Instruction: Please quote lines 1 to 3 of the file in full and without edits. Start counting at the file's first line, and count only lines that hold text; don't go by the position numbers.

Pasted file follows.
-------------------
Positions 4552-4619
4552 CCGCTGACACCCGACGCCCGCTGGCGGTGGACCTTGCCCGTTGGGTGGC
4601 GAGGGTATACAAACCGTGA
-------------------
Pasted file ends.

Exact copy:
Positions 4552-4619
4552 CCGCTGACACCCGACGCCCGCTGGCGGTGGACCTTGCCCGTTGGGTGGC
4601 GAGGGTATACAAACCGTGA